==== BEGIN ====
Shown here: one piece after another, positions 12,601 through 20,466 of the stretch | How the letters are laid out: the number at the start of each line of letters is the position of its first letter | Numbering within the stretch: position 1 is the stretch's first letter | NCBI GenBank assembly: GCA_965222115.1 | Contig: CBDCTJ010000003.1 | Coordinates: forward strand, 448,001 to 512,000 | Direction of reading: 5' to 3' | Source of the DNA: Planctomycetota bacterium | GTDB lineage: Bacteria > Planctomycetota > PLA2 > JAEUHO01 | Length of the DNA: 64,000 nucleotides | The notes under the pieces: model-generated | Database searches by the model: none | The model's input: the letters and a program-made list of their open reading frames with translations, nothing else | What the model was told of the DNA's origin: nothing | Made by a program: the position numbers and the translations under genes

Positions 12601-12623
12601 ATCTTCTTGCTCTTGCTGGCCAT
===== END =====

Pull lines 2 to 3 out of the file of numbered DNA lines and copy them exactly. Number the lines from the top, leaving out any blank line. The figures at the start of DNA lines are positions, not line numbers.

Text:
Positions 12601-12623
12601 ATCTTCTTGCTCTTGCTGGCCAT